“Mark Cerny pushed us to develop a strong testing system. I learned this early with him, and I continued it my whole career. It’s all about rapid prototyping. You can’t sit there and theorise about a game idea and whether it’s gonna be fun or not. You’ve gotta get it up and running as quickly as possible.” And don’t forget, Arey adds, to keep on tweaking it. “Constant iterations to get the best feel, the best play, the most fun.”
With a good prototype in hand, the studio would start testing the game with outsiders, doing anything to get the kind of unvarnished feedback it wanted.
“We literally put people in a room and we put cameras on them. Sometimes we would even misrepresent ourselves and say ‘we’re not the game developers, you can tell us the truth,’” Arey says. “Sometimes when people talk to the developer they’re going to be nice because they want the pizza and they want to play more games. So we’d say ‘we don’t know if this is fun, you can tell us the truth and we won’t tell anyone.’ We got honest feedback.”
Still, the cameras were there for a reason.
“More importantly we’d put cameras on their hands and their faces. Because they could say they had a great time but if we’re watching them and they’re bored and they’re looking around at other people, we can tell by their body language that they were bored.” And the attention didn’t end there. “We kept track of exactly where they had died across the entire game and we could adjust the game accordingly. We used testers as a really great way to smooth out gameplay and find brick walls where people were having trouble.” Even, or perhaps especially then, if they didn’t know they were having trouble.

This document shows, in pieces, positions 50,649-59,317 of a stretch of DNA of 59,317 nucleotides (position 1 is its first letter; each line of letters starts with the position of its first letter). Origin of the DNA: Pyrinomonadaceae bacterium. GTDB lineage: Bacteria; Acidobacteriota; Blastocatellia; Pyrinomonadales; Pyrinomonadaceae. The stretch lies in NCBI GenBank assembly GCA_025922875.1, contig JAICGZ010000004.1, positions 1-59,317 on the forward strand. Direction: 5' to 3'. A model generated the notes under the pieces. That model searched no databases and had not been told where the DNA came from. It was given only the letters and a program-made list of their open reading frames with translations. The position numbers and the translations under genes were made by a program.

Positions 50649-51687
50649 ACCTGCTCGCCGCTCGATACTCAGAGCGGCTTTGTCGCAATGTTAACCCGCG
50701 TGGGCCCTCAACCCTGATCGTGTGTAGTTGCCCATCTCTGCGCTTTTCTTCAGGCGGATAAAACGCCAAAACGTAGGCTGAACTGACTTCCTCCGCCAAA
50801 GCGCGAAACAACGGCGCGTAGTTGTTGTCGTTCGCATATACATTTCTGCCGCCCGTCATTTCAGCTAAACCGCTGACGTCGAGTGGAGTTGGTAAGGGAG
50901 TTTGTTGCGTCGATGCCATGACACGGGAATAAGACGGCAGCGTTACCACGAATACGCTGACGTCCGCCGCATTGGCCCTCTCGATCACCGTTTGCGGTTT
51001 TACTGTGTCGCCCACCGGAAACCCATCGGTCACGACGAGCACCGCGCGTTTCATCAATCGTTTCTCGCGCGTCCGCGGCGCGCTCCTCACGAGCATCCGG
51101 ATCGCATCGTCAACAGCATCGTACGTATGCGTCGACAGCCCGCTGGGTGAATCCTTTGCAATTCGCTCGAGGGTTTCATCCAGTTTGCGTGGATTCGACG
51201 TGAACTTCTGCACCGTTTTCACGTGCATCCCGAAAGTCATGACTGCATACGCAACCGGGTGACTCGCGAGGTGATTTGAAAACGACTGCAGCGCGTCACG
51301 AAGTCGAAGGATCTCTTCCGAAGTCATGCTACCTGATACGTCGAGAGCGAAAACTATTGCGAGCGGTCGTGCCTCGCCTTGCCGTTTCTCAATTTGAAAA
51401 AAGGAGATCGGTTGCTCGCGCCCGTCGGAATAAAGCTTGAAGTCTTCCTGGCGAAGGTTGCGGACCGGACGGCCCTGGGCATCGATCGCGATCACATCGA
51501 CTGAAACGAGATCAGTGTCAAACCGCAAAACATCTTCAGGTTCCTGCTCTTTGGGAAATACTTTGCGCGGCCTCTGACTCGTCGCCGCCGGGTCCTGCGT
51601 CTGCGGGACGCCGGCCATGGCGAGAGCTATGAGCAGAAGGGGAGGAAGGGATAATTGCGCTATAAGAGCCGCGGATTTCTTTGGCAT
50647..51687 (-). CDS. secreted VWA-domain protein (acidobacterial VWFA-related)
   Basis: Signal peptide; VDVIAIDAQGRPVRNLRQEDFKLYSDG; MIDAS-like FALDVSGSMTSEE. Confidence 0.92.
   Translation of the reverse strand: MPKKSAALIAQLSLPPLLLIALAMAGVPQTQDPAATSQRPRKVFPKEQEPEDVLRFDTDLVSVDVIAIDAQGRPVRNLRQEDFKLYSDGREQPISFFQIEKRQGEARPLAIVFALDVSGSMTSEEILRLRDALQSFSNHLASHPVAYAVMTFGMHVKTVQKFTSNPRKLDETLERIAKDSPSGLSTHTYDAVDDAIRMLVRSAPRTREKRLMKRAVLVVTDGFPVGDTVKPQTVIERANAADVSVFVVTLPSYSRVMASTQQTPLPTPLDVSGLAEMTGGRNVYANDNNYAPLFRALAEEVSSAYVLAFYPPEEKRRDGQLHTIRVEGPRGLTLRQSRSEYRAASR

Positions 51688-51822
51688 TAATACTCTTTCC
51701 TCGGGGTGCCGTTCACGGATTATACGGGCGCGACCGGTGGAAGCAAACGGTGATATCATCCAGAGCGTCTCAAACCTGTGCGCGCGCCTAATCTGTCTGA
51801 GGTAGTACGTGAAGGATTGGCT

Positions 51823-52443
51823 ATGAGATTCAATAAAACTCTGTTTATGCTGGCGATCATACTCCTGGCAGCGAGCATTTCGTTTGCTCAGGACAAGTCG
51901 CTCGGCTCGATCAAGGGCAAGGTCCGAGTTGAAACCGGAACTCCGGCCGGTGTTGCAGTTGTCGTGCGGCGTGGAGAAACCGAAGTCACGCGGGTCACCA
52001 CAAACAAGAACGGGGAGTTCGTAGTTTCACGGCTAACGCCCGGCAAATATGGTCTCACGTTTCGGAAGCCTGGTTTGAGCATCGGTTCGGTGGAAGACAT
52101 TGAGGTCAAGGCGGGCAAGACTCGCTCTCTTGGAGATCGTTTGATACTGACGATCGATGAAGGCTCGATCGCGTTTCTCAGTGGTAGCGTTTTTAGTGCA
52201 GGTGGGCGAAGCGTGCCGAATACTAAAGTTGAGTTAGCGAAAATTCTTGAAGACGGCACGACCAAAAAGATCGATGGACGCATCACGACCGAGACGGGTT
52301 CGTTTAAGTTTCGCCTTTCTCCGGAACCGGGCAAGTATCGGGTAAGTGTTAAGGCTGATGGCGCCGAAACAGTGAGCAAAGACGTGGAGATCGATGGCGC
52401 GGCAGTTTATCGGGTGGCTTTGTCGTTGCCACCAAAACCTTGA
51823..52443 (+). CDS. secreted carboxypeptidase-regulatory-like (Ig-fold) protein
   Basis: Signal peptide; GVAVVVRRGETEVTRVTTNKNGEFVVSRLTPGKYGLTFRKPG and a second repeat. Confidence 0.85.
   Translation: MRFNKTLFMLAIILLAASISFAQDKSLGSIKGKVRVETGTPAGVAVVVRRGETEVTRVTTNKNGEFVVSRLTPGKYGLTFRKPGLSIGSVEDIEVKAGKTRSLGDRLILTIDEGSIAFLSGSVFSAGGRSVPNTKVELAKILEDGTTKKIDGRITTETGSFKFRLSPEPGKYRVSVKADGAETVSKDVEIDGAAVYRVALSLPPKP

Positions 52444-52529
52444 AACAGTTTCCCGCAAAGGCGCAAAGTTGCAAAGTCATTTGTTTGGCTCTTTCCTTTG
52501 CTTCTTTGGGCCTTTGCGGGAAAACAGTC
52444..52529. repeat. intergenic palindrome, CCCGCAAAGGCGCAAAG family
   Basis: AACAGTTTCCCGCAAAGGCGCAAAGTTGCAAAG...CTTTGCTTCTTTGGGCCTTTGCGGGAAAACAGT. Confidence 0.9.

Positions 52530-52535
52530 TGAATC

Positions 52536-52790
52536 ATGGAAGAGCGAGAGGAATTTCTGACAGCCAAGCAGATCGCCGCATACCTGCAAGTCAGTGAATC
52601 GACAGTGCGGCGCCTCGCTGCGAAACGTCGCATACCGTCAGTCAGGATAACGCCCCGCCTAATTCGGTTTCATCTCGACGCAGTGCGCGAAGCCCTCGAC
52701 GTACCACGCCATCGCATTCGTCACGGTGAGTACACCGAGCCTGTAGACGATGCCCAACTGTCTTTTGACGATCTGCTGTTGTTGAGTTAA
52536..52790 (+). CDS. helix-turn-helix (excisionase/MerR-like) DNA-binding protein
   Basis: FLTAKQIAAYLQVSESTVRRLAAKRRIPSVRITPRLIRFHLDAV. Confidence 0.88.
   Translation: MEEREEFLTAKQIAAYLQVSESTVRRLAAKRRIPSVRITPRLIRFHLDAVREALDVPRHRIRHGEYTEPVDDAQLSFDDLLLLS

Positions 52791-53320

Naughty by nature
After three platformers and a racing game, Naughty Dog needed a break from the world of Crash Bandicoot. With the launch of PlayStation 2 came an opportunity to start a new franchise with Jak & Daxter: The Precursor Legacy. Arey and Even Wells, by that time an important member of the team, co-designed the game, with the former also writing its story and handling the voice direction.
“One of our first goals was to use narrative as a reward,” Arey says. Instead of coming up with a flimsy excuse to make players chase orbs, the team opted for a well-paced tale that rewarded progress with high-quality cutscenes. “Sometimes they were funny, sometimes they were moving, but they always told you more about the story and the characters.”
And with the new hardware came new possibilities. “Thanks to PS2 we were able to do the type of stuff that’s never been done before in terms of lighting and vistas,” Arey says. The audience noticed the graphical marvels: Arey fondly recalls instances of gamers recanting stories of taking the time to slow down and watch an in-game sunset in Jak & Daxter. “Those were our goals and we were so happy to see people doing that.”
If that wasn’t enough, the next two games in the series went even further. Jak 2 introduced an entire city to explore (“We really pushed the limits of PlayStation 2.”) and Jak 3 threw cars into the mix before Jak X Combat Racing focused entirely on racing. If you notice a pattern there, you’re on the right track. Arey confirms my suspicions: “The Naughty Dog style was to do three games, do a racing game, and then do something new.”
Naughty Dog’s next game, Uncharted: Drake’s Fortune, was Arey’s last at the studio after ten years of service that earned him the title of creative director. It’s perhaps befitting that his last hurrah was the game that ushered the company into a new, photorealistic, and relatively grounded era.
Discovery and mystery
“There were a lot of emotions,” Arey says about his time at Naughty Dog. It’s hard to sum up a decade of one’s professional life into a sound bite, but I ask whether he can nonetheless.
There was pride, and thankfulness: “We were proud of what we had done and Sony took care of us. They were very good to us, they didn’t mess with success.”
There was fear: “It was also a scary time because we’ve had success and with that comes the pressure for more success. There wasn’t a single game at Naughty Dog that we didn’t start thinking ‘oh my god, this is gonna be our first failure.’”
There was exhaustion: “Naughty Dog was a hard-working group. People would sleep under their desk, they were just so committed. In the early days, it was 70-80 hour weeks. It was intense.”